Europe's Rhine River on the brink of effectively closing

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In 2018, Germany entered a brief recession, sparked in part by low water levels on the Rhine.
In 2018, Germany entered a brief recession, sparked in part by low water levels on the Rhine.
Ying Tang/NurPhoto via Getty Images
  • Water levels on the Rhine River have fallen low enough to raise concerns that it may become impassable.
  • Europe is already facing its worst energy-supply crunch in decades as Russia chokes off the supply of natural gas.
  • Now, climate change means the flow of everything from fuel to chemicals could be halted along the Rhine, as governments try to prevent the energy crisis from tipping the region into recession. 


Water levels on the Rhine River are set to fall perilously close to the point at which it would effectively close, putting the trade of huge quantities of goods at risk as the continent seeks to stave off an economic crisis.

The river at Kaub, Germany - a key waypoint for the shipment of commodities - is set to drop to 47 centimeters by the weekend. That would take it to within seven centimeters of being all but impassable. 

Europe is already facing its worst energy-supply crunch in decades as Russia chokes off natural gas, stoking inflation. Now climate change is adding to the continent’s woes. An impassable river could halt the flow of everything from fuel to chemicals as governments try to prevent the energy crisis from tipping the region into recession. 

“Coal shipments are already restricted by low water levels because fewer ships are available, and the ones that are ready to use carry less cargo,” energy supplier EnBW AG said in a statement. “Shipment costs for coal are therefore increasing, which in turn inflates the costs of operating coal plants.” 

Back in 2018, the last time the water got lower, the disruption dented Germany’s fourth-quarter growth by 0.4%, analysts at JPMorgan estimated. This time around, the need for the waterway may well be even more acute because it’s one means of compensating for lost Russian energy supplies.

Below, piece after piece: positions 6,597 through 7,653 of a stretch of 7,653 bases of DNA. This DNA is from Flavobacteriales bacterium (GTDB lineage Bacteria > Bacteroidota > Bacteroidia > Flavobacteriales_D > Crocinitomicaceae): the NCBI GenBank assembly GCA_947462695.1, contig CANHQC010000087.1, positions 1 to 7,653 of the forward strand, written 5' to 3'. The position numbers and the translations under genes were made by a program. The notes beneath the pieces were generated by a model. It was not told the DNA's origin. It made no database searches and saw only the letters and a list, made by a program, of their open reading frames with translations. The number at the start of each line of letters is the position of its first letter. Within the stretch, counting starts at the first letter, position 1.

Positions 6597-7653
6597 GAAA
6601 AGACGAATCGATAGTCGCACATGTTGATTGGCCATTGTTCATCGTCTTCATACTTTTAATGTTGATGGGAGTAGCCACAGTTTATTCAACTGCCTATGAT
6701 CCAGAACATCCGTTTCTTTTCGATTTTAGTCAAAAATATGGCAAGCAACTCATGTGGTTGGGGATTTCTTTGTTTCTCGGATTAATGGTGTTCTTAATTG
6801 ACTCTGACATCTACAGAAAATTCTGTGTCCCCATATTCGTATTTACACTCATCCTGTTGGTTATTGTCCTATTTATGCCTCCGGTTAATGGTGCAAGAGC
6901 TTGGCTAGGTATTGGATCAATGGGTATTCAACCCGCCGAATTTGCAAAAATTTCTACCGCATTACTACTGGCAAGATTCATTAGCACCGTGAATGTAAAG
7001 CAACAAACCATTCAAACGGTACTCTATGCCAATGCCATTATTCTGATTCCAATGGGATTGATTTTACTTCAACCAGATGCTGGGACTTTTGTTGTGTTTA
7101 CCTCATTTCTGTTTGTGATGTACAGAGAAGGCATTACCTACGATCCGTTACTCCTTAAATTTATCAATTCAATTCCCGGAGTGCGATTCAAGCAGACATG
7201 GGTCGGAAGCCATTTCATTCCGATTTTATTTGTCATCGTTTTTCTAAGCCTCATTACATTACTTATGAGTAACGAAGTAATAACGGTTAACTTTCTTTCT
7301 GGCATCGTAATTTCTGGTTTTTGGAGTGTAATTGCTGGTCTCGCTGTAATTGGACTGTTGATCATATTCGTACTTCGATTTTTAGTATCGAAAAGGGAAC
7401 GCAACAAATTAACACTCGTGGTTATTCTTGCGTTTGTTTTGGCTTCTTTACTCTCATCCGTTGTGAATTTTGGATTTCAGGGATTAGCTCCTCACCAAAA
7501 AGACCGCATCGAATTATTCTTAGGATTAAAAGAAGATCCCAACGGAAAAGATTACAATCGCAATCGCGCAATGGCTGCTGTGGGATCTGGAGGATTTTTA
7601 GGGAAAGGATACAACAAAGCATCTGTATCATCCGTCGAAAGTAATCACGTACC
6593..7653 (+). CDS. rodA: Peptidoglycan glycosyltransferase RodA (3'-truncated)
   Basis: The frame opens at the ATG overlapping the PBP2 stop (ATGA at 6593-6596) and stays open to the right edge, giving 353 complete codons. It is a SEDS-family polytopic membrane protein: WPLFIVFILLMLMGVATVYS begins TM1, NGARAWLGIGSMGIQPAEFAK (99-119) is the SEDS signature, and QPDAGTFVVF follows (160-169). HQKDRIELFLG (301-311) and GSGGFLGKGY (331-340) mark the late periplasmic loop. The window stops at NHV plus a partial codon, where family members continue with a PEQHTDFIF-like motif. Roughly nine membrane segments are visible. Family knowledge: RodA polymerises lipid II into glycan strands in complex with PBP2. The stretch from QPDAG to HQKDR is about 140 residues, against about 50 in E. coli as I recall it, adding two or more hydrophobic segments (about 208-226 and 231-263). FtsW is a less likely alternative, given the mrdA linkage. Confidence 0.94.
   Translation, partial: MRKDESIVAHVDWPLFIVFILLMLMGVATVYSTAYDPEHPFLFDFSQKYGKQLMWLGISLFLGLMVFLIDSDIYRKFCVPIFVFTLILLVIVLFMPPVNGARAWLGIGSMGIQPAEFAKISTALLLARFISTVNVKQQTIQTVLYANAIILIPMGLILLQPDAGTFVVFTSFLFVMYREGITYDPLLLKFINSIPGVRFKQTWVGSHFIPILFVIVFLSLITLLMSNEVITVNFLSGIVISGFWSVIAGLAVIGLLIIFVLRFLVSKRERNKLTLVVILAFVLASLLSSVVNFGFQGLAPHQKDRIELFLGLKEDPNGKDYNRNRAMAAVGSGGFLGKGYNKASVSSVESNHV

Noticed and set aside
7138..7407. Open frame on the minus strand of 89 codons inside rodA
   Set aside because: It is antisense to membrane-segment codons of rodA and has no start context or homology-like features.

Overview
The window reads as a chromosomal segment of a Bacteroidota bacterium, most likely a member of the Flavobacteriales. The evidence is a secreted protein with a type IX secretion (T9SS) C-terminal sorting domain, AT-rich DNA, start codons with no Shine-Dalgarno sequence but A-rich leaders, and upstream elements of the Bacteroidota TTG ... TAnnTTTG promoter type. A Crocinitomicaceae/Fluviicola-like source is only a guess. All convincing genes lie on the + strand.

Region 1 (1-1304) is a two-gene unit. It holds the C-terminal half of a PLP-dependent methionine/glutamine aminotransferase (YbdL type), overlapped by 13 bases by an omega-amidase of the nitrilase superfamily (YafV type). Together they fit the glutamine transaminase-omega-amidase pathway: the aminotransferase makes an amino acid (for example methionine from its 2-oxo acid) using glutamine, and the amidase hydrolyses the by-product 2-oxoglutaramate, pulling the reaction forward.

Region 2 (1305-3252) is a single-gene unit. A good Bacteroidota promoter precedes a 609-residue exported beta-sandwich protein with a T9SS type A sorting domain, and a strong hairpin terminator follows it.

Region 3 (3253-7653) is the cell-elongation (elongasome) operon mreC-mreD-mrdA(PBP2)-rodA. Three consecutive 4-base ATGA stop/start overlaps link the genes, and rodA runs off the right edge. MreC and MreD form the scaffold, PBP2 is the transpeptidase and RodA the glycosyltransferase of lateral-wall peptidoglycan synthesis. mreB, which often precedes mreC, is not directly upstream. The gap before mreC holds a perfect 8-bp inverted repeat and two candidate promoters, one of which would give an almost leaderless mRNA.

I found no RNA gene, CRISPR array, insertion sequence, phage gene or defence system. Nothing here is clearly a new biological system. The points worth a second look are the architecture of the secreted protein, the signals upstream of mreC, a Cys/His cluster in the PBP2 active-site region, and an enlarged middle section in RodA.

Snaking roughly 1 288 kilometers from Switzerland to the North Sea, the Rhine is vital for deliveries and exports of heating oil, gasoline, coal and other commodities. Low water means barges have to reduce their loads to navigate the river.


The need for coal has risen because Germany is getting less gas from Russia as Moscow pressures the West to ease up on sanctions. Germany is at risk of losing 4.8% of economic output if Russia shuts down supplies of natural gas to the country, the International Monetary Fund warned last month. 

On Tuesday, the water level at Kaub fell to its lowest since 2018, a year that saw widespread disruption for key industrial users. It’s now a little over 60 centimeters and is forecast to drop to 47 centimeters on Saturday, according to the German Federal Waterways and Shipping Administration.

The measured water level is not the actual depth of the river. At Kaub, for instance, when the measured level was close to 90 centimeters a few weeks ago, the actual depth of the river was about two meters. 

Commodity barges

A representative for Germany’s Federal Institute of Hydrology said in July that it becomes uneconomical for barges carrying commodities to sail past Kaub when the measured level drops to 40 centimeters or below.

The low levels are already disrupting trade flows, limiting how much fuel barges can carry into inland Europe. Switzerland, which uses the Rhine to import oil-based fuel, is releasing stock from its strategic reserves. Parts of inland Europe’s fuel supply are also being hampered by refinery outages in Germany, the Czech Republic and Austria. 

“With the Rhine transport disrupted and alternatives such as rail and road looking increasingly expensive, it will be difficult for Germany and Switzerland to build gasoil/diesel stocks before temperatures cool,” said Josh Folds, a European oil analyst at consultants Facts Global Energy. 

Shipping costs are already out of control. It now costs more than 200 euros (R3 400) a ton to transport some fuel to Basel in Switzerland. That’s the highest in at least three years and compares with 25 euros a few months ago.

When barges can’t load full, more of them are needed to transport the same amount of cargo.

The low water is impacting the shipment downriver of some components used to make gasoline for blending, according to Joseph McDonnell, an oil products analyst at Energy Aspects. The flow of petrochemical feedstocks, like naphtha, from the Amsterdam-Rotterdam-Antwerp hub to inland facilities, is also being affected, he said.

Company preparations

Companies have been taking steps to prepare. EnBW has been building up its coal stock. Chemical manufacturer BASF SE is chartering special barges for low water. Evonik Industries AG said it has chartered additional ships and trucks to compensate for lower cargo levels on barges. 

“Currently, there are no significant constraints to our supply chains and we feel like companies are better prepared today than they were in 2018,” Evonik said in a statement.

Still, manufacturers that seek to shift transportation from the Rhine to roads or railways could find themselves out of luck. VTG AG and Hoyer Group - two specialty logistics companies that move chemicals, gases, coal and petroleum products - said their trucks and railway cars are already operating at full capacity due to staff shortages and handling issues in railway transport where turnaround times have recently been delayed. 

Demand for coal transportation is also at a record high since Russia invaded Ukraine, when industries started to compensate for gas supply shortages by readopting coal, said Rene Abel, head of corporate communications at VTG.


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